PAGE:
Authored by Gabriela Farmer (a guest contribution)
I remember my mother often reminding us children to “look on the bright side” and “be thankful for the little things.” If we would complain about the hot weather in mid-June, she would point out, “At least we can go swimming, right?” If we would complain about not having dessert one night, she would ask, “Doesn’t that make you thankful for the nights we do have dessert?” She would try to teach us to take every seemingly “bad” or “sad” situation we faced and look for something that we could appreciate or be happy about. She called this concept “looking for the silver lining in the storm clouds.”
According to the Oxford Online Dictionary,1 the phrase “every cloud has a silver lining” is an English proverb or idiom for optimism, meaning that every difficult or sad situation has a comforting or a more hopeful aspect, even though it may not be apparent immediately.
I’ve found that as I have grown into adulthood, I have made it through almost any tough situation because this concept of thankfulness was ingrained in me since I was a child.
Many of God’s people were faced with difficult or trying circumstances and needed to find the “bright side” of the situation in order to survive. Take Paul and Silas, for example. In the book of Acts, chapter 16,2 we read about the apostle Paul and his fellow missionary Silas preaching the Gospel and bringing people to Christ in Philippi. Some of the city’s elders, who didn’t agree with what they preached, roused an angry mob and the apostles were beaten and thrown into jail.
“The crowd joined in the attack against Paul and Silas, and the magistrates ordered them to be stripped and beaten with rods.
After they had been severely flogged, they were thrown into prison, and the jailer was commanded to guard them carefully.
When he received these orders, he put them in the inner cell and fastened their feet in the stocks.
Around midnight, Paul and Silas were praying and singing hymns to God, and the other prisoners were listening to them.”3
They could have spent their time in prison complaining and wishing for freedom. They could have given up and cursed God for allowing them to be beaten and imprisoned, just as Job’s wife advised him to do when he was deathly sick.4 But instead, Paul and Silas spent their time in jail “praying and singing hymns to God.”5 The Lord rewarded their praise with an earthquake that shook the prison walls and threw open the doors.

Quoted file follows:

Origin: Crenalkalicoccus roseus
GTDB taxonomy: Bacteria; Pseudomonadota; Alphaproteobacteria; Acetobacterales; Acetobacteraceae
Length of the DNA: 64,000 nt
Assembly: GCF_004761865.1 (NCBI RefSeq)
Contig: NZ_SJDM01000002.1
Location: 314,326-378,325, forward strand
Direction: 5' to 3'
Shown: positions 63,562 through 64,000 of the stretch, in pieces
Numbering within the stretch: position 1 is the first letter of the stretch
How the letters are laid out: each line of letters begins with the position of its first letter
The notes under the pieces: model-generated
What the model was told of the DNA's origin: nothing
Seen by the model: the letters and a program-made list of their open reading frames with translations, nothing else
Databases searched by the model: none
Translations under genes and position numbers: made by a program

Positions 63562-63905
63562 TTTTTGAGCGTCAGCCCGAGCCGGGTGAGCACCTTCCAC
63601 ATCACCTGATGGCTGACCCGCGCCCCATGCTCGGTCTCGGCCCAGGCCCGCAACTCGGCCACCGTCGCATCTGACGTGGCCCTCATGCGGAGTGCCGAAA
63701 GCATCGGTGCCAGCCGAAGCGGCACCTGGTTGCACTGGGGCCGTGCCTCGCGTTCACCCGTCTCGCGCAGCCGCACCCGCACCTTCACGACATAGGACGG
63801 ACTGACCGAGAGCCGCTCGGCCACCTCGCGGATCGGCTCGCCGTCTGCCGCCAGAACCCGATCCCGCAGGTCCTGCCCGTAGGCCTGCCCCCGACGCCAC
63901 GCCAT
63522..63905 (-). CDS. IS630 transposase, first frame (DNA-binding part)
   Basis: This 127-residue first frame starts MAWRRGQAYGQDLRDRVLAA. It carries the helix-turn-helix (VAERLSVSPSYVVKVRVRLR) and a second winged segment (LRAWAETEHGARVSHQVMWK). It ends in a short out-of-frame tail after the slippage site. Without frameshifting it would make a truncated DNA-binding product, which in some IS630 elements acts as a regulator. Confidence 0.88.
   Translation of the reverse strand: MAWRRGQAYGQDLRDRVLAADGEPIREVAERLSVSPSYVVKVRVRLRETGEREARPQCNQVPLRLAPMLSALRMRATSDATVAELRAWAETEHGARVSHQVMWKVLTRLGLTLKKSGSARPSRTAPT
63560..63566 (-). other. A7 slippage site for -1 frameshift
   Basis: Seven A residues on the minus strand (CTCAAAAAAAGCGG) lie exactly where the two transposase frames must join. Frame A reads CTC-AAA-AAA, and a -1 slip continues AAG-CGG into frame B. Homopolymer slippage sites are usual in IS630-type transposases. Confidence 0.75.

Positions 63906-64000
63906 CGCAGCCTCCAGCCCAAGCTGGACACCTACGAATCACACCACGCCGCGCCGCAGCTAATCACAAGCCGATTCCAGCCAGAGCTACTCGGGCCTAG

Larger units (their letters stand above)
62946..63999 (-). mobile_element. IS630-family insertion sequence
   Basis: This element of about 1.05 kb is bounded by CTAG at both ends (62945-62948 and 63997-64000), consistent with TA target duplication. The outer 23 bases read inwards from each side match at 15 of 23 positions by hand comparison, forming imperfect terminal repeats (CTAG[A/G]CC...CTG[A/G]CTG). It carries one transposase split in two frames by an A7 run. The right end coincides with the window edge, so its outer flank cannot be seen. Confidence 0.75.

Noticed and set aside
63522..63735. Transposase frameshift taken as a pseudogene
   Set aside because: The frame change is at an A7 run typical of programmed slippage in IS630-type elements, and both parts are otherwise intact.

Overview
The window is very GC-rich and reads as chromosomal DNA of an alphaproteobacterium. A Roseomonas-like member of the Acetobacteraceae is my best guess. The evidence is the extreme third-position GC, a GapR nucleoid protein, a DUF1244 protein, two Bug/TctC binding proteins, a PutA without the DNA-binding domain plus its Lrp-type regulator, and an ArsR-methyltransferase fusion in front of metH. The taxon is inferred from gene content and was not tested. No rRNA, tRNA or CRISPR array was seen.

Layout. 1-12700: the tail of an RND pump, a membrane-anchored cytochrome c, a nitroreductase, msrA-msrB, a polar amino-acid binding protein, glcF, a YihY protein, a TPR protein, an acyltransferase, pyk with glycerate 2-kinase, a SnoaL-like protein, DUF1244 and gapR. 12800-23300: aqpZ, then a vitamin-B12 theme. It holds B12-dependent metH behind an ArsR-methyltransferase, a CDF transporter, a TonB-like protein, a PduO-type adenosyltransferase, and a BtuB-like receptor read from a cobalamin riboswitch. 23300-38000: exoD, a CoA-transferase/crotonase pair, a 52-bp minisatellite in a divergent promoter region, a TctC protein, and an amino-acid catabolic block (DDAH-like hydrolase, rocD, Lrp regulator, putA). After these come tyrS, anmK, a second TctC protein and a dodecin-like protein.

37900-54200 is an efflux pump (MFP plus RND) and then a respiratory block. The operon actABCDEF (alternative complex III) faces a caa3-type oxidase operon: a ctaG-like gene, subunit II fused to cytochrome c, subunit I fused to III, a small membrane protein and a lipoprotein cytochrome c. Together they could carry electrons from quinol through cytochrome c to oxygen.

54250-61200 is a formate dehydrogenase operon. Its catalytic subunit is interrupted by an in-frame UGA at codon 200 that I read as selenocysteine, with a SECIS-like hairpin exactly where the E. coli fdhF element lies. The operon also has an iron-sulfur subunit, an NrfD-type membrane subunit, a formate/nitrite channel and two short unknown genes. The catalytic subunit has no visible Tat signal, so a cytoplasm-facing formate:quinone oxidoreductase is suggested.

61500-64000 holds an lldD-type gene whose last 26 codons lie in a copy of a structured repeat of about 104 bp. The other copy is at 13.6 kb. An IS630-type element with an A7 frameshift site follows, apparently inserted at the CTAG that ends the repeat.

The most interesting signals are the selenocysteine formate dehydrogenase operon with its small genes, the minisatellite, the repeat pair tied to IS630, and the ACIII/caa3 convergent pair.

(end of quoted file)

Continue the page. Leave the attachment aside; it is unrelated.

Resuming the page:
“Suddenly there was such a violent earthquake that the foundations of the prison were shaken. And at once all the prison doors flew open, and everyone’s chains came loose.”6
This was their big chance! They could escape! Isn’t that what the Lord had ordained for them in sending the quake? But instead of hightailing it out of there, they stayed and told the jailer, “We are all here!”7 Being imprisoned is a dreadful circumstance, but instead of focusing on the storm clouds of their present condition, Paul and Silas looked for the silver lining. And because of their capture and imprisonment, they were able to preach the Gospel to the jailer and bring salvation to him and his family.8
My husband, Jonathan, and I faced a “storm cloud” of sorts. A friend of ours borrowed our vehicle while we were on vacation and totaled it in a three-car collision. Besides the fact that Jonathan works outside the city and depends on a car to get to work, we also hadn’t finished paying off the car’s monthly payments. On top of that, the insurance company wouldn’t process our claim, because our friend wasn’t on our insurance plan. So you can imagine that we had a very hard time looking on the bright side of this situation.